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I don’t know what the marketing dept is calling high-clearance. They could be pointing out that anything with the upgraded Bilsteins has a lift compared to the stock suspension. They could be referencing the bump stops limiting up-travel.
BL, WT, FE, & Sasquatch have the same suspension setup except for the regular bump stops on the BL.
Taller and heavier springs gets the extra height!
 

kodiakisland

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It all depends on how the suspension is setup, which of course we have little info on.

You can use the same springs and shocks to get different amounts of lift and travel. Bilstein does this on shocks with different settings for the spring perch. Increase preload, increase lift, decrease travel.

Details like spring length and rate would be nice to know, but I imagine we won't know that until people actually get their Bronco and start taking it apart. Ford isn't giving up much info on the subject right now.
 

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Perfect! Thanks, looks like about 25 to 30k if off-roading a bit.
I asked Bilstein about rebuild intervals with the 8112s with light off roading and they said 60-80k miles, and specifically said, "they will last about as long as traditional shocks (between rebuilds)." These are not the same but I think it's safe to say these are designed and built to last about as long as any other shock, i.e. about 100k miles with no off roading, less depending on how hard you work them. There's no way they'll be dead at 30k miles unless you are beating the hell out of them.
 

Badplaid72

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I asked Bilstein about rebuild intervals with the 8112s with light off roading and they said 60-80k miles, and specifically said, "they will last about as long as traditional shocks (between rebuilds)." These are not the same but I think it's safe to say these are designed and built to last about as long as any other shock, i.e. about 100k miles with no off roading, less depending on how hard you work them. There's no way they'll be dead at 30k miles unless you are beating the hell out of them.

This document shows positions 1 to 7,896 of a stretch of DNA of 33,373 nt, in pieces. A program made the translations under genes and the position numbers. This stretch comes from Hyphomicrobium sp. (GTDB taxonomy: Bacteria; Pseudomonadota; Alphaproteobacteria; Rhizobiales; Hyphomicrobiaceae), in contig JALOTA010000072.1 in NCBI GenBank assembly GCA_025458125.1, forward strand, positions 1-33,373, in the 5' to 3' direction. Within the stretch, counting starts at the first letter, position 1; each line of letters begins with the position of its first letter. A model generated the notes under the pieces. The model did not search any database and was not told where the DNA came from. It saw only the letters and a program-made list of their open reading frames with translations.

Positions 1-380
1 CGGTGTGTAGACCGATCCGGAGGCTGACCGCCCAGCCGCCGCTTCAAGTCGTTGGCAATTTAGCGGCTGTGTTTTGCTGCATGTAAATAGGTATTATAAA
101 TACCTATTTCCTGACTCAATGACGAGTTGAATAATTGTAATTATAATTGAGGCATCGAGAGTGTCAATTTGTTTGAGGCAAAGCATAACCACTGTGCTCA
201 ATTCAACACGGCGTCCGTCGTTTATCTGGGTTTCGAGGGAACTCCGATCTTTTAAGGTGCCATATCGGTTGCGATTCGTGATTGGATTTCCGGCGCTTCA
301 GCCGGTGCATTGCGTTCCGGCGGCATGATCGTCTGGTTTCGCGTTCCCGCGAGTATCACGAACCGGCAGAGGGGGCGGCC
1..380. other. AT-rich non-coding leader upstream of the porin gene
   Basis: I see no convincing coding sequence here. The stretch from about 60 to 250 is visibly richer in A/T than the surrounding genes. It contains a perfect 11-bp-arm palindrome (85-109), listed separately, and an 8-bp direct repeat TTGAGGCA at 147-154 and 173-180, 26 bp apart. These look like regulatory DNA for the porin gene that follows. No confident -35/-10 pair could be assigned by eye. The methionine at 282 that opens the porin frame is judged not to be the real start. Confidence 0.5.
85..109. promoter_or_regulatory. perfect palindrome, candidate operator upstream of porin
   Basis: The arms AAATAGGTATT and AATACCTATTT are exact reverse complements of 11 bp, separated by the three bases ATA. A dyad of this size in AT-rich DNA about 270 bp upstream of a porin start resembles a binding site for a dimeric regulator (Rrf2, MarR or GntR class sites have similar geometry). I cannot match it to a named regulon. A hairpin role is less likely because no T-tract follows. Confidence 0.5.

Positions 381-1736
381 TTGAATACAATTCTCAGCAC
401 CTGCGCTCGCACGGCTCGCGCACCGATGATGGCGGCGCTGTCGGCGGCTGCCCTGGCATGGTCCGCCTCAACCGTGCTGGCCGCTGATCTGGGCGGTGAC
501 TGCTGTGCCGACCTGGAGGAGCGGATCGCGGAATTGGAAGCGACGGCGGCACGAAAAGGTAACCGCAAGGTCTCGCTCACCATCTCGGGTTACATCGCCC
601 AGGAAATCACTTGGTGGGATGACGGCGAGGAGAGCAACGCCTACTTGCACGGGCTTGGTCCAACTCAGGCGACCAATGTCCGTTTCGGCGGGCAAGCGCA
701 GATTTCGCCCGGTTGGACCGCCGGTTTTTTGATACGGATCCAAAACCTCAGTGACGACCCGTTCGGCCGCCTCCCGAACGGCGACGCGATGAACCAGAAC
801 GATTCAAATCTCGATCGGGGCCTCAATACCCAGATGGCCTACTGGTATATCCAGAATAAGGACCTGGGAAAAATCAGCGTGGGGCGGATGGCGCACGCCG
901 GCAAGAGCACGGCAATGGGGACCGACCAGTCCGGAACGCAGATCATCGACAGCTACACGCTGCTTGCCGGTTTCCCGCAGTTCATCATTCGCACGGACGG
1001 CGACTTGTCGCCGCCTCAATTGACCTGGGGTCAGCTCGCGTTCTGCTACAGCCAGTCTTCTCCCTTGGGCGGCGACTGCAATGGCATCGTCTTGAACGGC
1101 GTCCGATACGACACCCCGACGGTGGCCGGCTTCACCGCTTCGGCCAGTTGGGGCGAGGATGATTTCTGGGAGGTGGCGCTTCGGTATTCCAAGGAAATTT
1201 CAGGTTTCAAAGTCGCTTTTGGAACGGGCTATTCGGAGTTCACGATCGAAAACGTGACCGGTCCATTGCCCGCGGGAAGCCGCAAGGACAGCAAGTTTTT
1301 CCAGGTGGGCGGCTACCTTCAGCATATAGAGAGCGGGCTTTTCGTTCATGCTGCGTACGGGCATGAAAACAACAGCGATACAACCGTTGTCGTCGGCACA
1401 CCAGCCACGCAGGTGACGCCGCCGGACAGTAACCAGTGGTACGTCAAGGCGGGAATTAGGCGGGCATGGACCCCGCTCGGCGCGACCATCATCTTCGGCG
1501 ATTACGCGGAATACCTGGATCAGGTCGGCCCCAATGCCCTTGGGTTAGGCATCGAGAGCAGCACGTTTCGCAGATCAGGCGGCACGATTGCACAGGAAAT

Thanks, great info. I’m eager to learn.
 

Austin26

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Perhaps someone can simplify this for me as I come from a car background and these are for off-roading as well.

What SHOULD the ride quality (highway and paved roads) be like on these versus the standard shocks?

Thank you.
 

BuckeyeinNV

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Perhaps someone can simplify this for me as I come from a car background and these are for off-roading as well.

What SHOULD the ride quality (highway and paved roads) be like on these versus the standard shocks?

Thank you.
They will probably be a touch stiffer to reduce body roll due to the added height, but it might not even be noticeable. Because they are position sensitive, they could valve them so the "middle" range - where the shock will operate in normal driving - will have similar compliance to any other body-on-frame SUV/truck, while still providing proper stiffness to prevent bottoming out during high inputs - i.e. off road.

Or course, everything is theoretical until we get some unbiased reviews and test drives.
 

Austin26

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They will probably be a touch stiffer to reduce body roll due to the added height, but it might not even be noticeable. Because they are position sensitive, they could valve them so the "middle" range - where the shock will operate in normal driving - will have similar compliance to any other body-on-frame SUV/truck, while still providing proper stiffness to prevent bottoming out during high inputs - i.e. off road.

Or course, everything is theoretical until we get some unbiased reviews and test drives.
Thank you! I appreciate that. I'm likely getting the base and obviously the Sasquatch would be nice though absolute overkill for me.